There is No Hope for the Brain-Diseased
Part I: Pessimism and low expectation
Part II: We shouldn’t expect too much
An Unholy Alliance
Part I: Psychiatry and the pharmaceutical industry
Part II: Currying favour
A Basic Lack of Compassion
Part I: Coldness and spite
Part II: If I don’t think you’re mad, you must be bad
How Can We Improve the Mental Health of the Population?
For me, the power in Sidley’s book comes from the way he combines exploration and critiques with a string of essentially human tales that bring to life the damage caused by the status quo. Reading each tale, my heart is as engaged as my head as Sidley shares the everyday interactions that demonstrate how our good intentions are often tainted by a paradigm that is ultimately flawed. I challenge anyone to read this book and say, without reservation, that there is nothing wrong in the way we understand and support those of us who are most distressed and overwhelmed. Rai Waddingham,
Gary Sidley has written a passionate and gripping critique of mental health services in the UK, informed by his long experience as a psychiatric nurse and then, later, as a clinical psychologist practicing in the NHS. Although he supports his case with clearly reviewed research, it is the accompanying stories of his experiences with vulnerable patients mistreated by the system which are particularly compelling. Sidley vividly describes how power operates within psychiatric teams to the detriment of those who are utterly powerless.
A brave and creative way of presenting "tales from the madhouse" to illustrate some of the ills of psychiatry and mental health services. Both humorous and moving, the switch from the "academic arguments" to the personal narratives / experiences is creative and brings the discussion to life. An easy yet thought provoking read, which challenges some of the damaging, implicit assumptions about mental health "management" and the systems, which are, afterall, meant to be supportive. Perhaps students of nursing, psychiatry and psychology in the uk should be offered this as a core preliminary text to working in mental health?
Gary’s criticisms of psychiatry are cogent and convincing. But in addition, he has drawn on his extensive experience working in the system, to describe in close detail psychiatry’s devastating effects in the lives and hopes of real people. Through Gary’s sensitively written anecdotes, psychiatry’s “treatments” are exposed as the disempowering, hope-destroying tactics that they are. In Gary’s stories, the individuals come “alive”, and the descriptions of the “treatments” and manipulations to which they are subjected are credible, compelling, and at times heart-rending. Gary also addresses the far-reaching issues of psychiatric coercion, hegemony and arrogance, and the barriers that they pose to real progress. In a readable style, Gary outlines for us the tactics used by psychiatrists to maintain their control, and to pressurize clients and non-psychiatric staff to conform. Several examples are provided of psychiatry’s failure to address the issues that are raised on this side of the debate, or indeed to take any steps away from a medically-dominated model. While Tales From The Madhouse is based on Gary Sidley’s experiences within the British system, the material will have strong resonance for readers from other countries. Pharma-psychiatry is a multinational behemoth whose tentacles span the globe. Tales From The Madhouse is readable and outspoken. Its 211 pages constitute an unrefutable critique of psychiatry, and an insistence that fundamental change is long overdue. I strongly recommend this book. Please read it and tell others about it.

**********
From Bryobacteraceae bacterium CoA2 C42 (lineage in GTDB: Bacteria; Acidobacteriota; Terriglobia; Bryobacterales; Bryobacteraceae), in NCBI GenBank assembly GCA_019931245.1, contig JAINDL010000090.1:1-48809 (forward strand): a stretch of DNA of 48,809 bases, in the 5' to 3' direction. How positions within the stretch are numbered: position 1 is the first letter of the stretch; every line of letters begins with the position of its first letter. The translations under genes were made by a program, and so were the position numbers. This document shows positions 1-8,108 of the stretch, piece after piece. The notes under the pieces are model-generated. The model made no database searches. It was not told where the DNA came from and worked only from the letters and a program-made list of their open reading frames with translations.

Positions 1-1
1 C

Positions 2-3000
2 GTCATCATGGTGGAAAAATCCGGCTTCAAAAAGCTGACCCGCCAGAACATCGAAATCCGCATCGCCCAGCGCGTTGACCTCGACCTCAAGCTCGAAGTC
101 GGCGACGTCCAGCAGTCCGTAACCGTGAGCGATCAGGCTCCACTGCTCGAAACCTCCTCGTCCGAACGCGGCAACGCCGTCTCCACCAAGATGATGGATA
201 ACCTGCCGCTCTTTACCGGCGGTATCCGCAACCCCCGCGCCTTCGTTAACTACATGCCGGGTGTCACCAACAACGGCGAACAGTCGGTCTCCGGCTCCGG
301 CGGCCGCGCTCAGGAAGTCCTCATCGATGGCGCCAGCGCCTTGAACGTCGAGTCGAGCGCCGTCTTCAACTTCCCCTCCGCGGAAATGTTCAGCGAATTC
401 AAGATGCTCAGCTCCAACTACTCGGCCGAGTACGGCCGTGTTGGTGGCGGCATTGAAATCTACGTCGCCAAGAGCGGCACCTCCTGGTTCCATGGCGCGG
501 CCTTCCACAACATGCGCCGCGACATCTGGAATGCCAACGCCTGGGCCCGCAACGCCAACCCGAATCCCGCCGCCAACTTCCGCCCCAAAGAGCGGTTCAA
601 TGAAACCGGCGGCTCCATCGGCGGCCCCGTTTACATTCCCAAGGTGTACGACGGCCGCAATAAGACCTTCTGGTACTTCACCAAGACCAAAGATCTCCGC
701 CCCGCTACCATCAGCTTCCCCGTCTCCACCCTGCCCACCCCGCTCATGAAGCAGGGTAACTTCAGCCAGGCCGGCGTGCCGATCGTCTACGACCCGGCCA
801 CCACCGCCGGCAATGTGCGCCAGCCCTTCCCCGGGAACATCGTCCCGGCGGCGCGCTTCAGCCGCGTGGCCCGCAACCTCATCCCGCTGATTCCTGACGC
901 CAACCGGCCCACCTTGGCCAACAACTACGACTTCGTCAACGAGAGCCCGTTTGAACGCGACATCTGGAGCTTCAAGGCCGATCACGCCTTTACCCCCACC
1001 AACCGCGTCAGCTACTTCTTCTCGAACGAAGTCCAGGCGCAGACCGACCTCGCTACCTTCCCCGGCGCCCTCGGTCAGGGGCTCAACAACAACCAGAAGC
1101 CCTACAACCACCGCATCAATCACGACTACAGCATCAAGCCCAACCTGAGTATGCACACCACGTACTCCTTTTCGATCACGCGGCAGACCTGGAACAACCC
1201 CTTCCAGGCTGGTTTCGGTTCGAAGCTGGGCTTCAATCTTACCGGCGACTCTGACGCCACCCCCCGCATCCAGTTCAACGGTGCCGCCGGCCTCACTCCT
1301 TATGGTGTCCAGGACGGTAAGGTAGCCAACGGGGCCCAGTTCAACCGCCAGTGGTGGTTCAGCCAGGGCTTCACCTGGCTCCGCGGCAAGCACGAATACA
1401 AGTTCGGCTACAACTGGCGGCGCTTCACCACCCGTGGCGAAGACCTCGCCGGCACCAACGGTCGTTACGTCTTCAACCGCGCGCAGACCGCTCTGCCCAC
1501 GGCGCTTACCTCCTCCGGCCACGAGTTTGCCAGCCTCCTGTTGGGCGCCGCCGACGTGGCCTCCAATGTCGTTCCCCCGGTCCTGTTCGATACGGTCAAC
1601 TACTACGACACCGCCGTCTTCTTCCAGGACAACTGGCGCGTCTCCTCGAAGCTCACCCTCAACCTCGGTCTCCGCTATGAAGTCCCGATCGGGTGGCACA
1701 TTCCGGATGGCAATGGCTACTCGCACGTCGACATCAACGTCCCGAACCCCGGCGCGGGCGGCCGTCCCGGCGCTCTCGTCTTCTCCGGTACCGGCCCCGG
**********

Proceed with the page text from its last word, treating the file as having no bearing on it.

In the preface to Tales from the Madhouse, Gary Sidley describes his book as 'a damning critique of the system'. Damning indeed, but certainly not through diatribe or bitter polemic - this is a thoughtful, deep and persuasive critique of how and why psychiatric services have failed time and time again on so many levels. Gary Sidley blends powerful examples from his life's work with wide ranging references from academic research to bring to light the failings of the established psychiatric system. The author's clear-headed and warm writing style makes Tales from the Madhouse a compelling read. I recommend it to anyone with an interest in Mental Health services - patients, staff, journalists and academics - but especially psychiatrists.The author expresses optimism that change is a-foot in the way society addresses human suffering, and that transformation of Mental Health services away from biological psychiatry is possible. Maybe so, but such a revolution will need Psychiatry fully on side - that's a big ask.